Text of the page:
I see the term i386 instead of x86 in many places related to Linux. As of my knowledge, they are not interchangeable. x86 is a family of instruction set architectures where i386 is a specific one of the x86 processors. But why do Linux world uses the term i386 instead of x86 ?

x86 | Wikipeadia
Intel 80386 | Wikipeadia

  • There's several answers which provide the details that OP wants to know, which also provide information that OP may not want to know. Dec 16, 2018 at 1:08
  • @ThomasDickey thank you for pointing it out. I have read the answer multiple times. But I don't think it answers the core question. As researched further on the internet, I could find an answer which I think is correct. Please check it out. Dec 16, 2018 at 7:29
  • I've seen kernels compiled for, and labelled as, 386, 586, 686. I tend to assume that if something is labelled as 386 then it's been compiled for that platform, without optimisations and instructions suitable for newer processors. Dec 17, 2018 at 21:42
  • @roaima That is was I also thought at first. But it is little different sometimes. For instance, see this post from CentOS blog ( got from the comment posted by @muru) "The Alternative Architecture Special Interest Group (AltArch SIG) is happy to announce the release the x86 32-bit version of CentOS Linux 7. This architecture is also known as i386 or i686" Dec 19, 2018 at 5:56

2 Answers 2


i386, or 80386, was the first 32-bit processor. When it was introduced, the word i386 is started to be using in many places, including in OSs and compilers, which made it impossible or very difficult to change later.

Even after the introduction of other advanced x86 processors, including the 486 and 586, many manufacturers didn't bother to change the label i386 and started to use it as an alias for 32-bit x86 processor.

  • 4
    In addition to the 32-bit capability, the 80386 also introduced a lot of important features that were important for multitasking OSs, so backporting any code that uses these features to 80286 or older processes would require major changes. Other important features were introduced by the original Pentium and Pentium Pro chips, also known as i586 and i686; for example, 32-bit RHEL 6.x RPM packets have their architecture ID as .i686.rpm because they've been compiled to unconditionally use features of Pentium Pro and later chips, with no fallbacks for CPUs older than that.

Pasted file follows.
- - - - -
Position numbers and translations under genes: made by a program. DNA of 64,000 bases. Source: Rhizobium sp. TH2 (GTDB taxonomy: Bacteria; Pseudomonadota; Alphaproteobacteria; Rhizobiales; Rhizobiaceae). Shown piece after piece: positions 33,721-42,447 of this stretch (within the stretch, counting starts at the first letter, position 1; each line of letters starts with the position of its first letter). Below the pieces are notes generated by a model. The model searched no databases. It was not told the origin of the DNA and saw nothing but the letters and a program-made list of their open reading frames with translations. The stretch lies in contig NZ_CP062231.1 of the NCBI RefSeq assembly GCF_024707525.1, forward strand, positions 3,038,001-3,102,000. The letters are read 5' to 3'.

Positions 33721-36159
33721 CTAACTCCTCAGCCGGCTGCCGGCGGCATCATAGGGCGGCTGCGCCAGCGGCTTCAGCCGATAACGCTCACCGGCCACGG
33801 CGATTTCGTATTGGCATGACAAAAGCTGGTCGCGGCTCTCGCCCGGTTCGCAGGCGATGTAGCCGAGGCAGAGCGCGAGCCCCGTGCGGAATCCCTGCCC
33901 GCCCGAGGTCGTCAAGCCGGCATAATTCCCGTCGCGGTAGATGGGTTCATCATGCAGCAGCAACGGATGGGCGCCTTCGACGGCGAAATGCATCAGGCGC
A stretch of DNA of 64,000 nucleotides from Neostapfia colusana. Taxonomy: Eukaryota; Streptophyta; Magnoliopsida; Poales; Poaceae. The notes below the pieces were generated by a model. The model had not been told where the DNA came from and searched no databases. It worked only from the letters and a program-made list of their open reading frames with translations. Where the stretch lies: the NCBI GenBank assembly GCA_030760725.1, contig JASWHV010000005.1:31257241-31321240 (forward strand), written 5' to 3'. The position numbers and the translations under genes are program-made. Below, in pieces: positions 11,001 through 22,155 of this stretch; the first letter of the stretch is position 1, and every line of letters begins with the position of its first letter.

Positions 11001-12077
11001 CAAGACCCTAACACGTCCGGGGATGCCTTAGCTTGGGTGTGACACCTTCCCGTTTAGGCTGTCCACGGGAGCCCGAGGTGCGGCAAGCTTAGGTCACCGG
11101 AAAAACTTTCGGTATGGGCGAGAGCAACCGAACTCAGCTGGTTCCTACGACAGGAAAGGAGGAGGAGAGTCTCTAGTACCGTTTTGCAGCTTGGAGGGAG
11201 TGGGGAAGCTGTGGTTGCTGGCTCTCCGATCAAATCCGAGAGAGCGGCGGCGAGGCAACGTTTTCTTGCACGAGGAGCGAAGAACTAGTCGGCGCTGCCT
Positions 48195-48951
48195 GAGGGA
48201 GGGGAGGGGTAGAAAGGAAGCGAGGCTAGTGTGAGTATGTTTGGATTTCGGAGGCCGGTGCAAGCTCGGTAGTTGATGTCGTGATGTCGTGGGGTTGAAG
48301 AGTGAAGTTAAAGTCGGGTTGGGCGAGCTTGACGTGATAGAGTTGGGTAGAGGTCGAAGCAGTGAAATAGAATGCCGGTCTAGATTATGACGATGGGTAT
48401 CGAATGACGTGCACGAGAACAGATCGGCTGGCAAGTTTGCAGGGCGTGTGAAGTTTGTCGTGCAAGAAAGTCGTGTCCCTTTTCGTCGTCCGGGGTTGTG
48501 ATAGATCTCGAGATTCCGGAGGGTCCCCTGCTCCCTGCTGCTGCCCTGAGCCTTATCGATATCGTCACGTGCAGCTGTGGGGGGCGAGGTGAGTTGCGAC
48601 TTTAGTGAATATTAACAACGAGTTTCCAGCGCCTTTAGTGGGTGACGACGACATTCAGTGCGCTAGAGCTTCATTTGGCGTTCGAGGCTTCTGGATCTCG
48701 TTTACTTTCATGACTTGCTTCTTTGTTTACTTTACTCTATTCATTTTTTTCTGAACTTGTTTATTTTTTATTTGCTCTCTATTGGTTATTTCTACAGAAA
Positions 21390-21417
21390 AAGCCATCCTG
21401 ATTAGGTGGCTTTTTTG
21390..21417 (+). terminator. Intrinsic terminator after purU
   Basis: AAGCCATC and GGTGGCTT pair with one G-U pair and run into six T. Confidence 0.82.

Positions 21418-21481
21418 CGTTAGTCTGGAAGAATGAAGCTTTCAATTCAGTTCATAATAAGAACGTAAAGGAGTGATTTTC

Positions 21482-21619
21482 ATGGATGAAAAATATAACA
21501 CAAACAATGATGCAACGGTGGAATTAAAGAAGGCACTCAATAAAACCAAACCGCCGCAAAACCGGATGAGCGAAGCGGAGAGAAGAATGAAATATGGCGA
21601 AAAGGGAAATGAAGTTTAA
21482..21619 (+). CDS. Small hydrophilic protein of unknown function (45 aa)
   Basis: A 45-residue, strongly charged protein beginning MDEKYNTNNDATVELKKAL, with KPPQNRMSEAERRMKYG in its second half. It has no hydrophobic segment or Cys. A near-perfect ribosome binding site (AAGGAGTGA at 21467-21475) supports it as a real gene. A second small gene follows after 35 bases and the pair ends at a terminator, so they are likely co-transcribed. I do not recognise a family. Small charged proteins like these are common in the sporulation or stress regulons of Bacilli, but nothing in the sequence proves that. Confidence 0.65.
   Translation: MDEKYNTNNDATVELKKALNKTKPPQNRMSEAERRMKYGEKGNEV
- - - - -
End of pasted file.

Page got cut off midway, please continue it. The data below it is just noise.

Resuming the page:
– telcoM
    Dec 16, 2018 at 11:45

The original Intel 8086, 80186, and 80286 were 16-bit processors. However, the 80386 aka i386 was the first 32-bit processor in the x86 line.

The most logical name to refer to the 32-bit x86 architecture is x86_32, since it's the 32-bit extension of the x86 architecture, and it matches the style of the x86_64 name which is the 64-bit extension of the x86 architecture.

The name x86 is a retronym. Intel did not give a name to their instruction set initially. They later gave it the name IA-32, adding to the confusion. Before an official name was given, different groups came up with different names.

  • Microsoft decided to call x86_32 as x86, and x86_64 as x64. Microsoft's naming is why you're used to seeing x86 refer to 32-bit x86.

  • Linux distros decided to call x86_32 as i386 after the first x86 chip that was 32-bit, and then they called x86_64 as amd64 after the first x86_64 chips that came from AMD to avoid confusion with Intel's competing IA-64 (Itanium) architecture.

  • Apple decided to call x86_32 as i386 similarly to Linux distros, and then they called x86_64 as the logical name x86_64.

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